Reflections on Illness in a Wellness Economy
Illness is a difficult word. When I hear it, I envision the obvious, the worst case: that cancer patient sitting in front of the hospital, gown asunder, sucking back a cigarette. It looks chronic, hopeless, and painful. Mostly, I picture someone worse off than myself; it must be other to my own "ordinary" miseries. Yet, mental and physical health are never constant for any of us. The circumstances (and microbes) of life will demand an S-curved view.
My last year has been plagued (pardon the pun) with routine health setbacks. I have been sick 9 times in 12 months and am currently sitting on day 99 of my whooping cough adventure. Working full-time while aggressively pursuing creative passions wore my immune system down to something bordering on useless. After 8 weeks of sleepless nights and choking on my own throat tissue, I emerged with a great loss: I had no productivity collateral for the current DIY economy of perfection-chasing.
The internet is flooded with ideas on how to live "your best life". These include finding your perfect body through endless efforts, from "teatoxing" to the latest raw/macro/paleo, solutions. You could learn to run a marathon, you could meditate every day. You can take control of your mind, body, diet, soul, and transcend to new heights of humanity. You can heal your thyroid with coconut oil. You can become so flexible that women like me will be in awe of your graceful yogini instagram feed. You can post a drawing EVERY day and be filled to the brim with creative admirers. You can find inner peace. And maybe you can. I'm not discounting any of these things as good, or healthy, or productive. But with the economy of "wellness" at it's greatest height, where does this leave illness and those who deal with it, from the most mild case of anxiety to the cancer patient? In this culture that equates perfection with success, what are we teaching people who, for the moment, aren't well enough to become a yoga goddess or functional food guru?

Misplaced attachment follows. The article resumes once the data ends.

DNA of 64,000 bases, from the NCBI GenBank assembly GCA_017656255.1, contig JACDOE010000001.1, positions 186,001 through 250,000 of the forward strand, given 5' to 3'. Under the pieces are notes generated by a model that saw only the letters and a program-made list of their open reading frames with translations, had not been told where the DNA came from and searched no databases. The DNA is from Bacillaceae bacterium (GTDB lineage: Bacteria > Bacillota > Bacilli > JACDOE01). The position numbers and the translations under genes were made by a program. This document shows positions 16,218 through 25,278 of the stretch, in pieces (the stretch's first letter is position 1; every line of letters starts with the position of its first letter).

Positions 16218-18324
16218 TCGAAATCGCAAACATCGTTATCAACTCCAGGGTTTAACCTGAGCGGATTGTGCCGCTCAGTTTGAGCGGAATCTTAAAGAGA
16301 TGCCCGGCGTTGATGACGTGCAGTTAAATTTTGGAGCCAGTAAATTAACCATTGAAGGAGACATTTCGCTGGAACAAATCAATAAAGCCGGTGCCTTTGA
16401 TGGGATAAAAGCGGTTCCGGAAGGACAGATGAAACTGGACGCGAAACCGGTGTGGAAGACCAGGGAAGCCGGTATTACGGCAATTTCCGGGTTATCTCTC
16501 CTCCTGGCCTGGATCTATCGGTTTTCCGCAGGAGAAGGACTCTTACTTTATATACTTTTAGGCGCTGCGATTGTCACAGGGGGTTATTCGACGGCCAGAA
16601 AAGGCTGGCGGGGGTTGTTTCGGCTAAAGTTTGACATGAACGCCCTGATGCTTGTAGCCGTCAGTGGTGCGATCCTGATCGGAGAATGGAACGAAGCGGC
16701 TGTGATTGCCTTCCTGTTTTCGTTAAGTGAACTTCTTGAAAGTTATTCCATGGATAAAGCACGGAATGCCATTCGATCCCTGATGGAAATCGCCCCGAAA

The most surprising thing that I noticed while sitting outside of the game was the close association between guilt and goals. Don't misunderstand— I believe in and love goal-setting; however, I believe goals based on subconsciously matching the highly edited achievements of others will never be truly fulfilling. Moreover, it became apparent that somewhere in my brain was the idea that achievement was a mandatory component of personal value. So, when my only priorities became getting enough sleep and growing a new esophageal lining, there was a definite crisis waiting to spring, fed by social-media platforms that often showcase a distorted view of value and success.
Our internet personas are often selling half a product. Success and wellness take a support system— an army, really. In a household, everyone has to be on board for the special diet to work. Alone, we mostly do very little. This self-help economy markets health for the healthy. It markets overall wholeness as something to be chased, achieved, and documented rather than something to be simply lived. In the end I see that the looser I hold my life, the happier I am. This leads me to believe that instead of focusing so much on personal mastery, we should invest in a wellness economy that redefines success in terms that let everybody play. In a climate where success looks like doing the splits from a handstand or losing 150 lbs we should celebrate little victories and, perhaps (humour me), we should encourage success in others OFFLINE as we meet small goals together.
I am lucky in the sense that all of my health setbacks have been impermanent. Still, it's worth remembering that large-scale perfection chasing has one guaranteed outcome: it excludes those who, for various reasons, can't play the game. When there's no teatox for cancer, success must be relative, inclusive, and most of all: personal.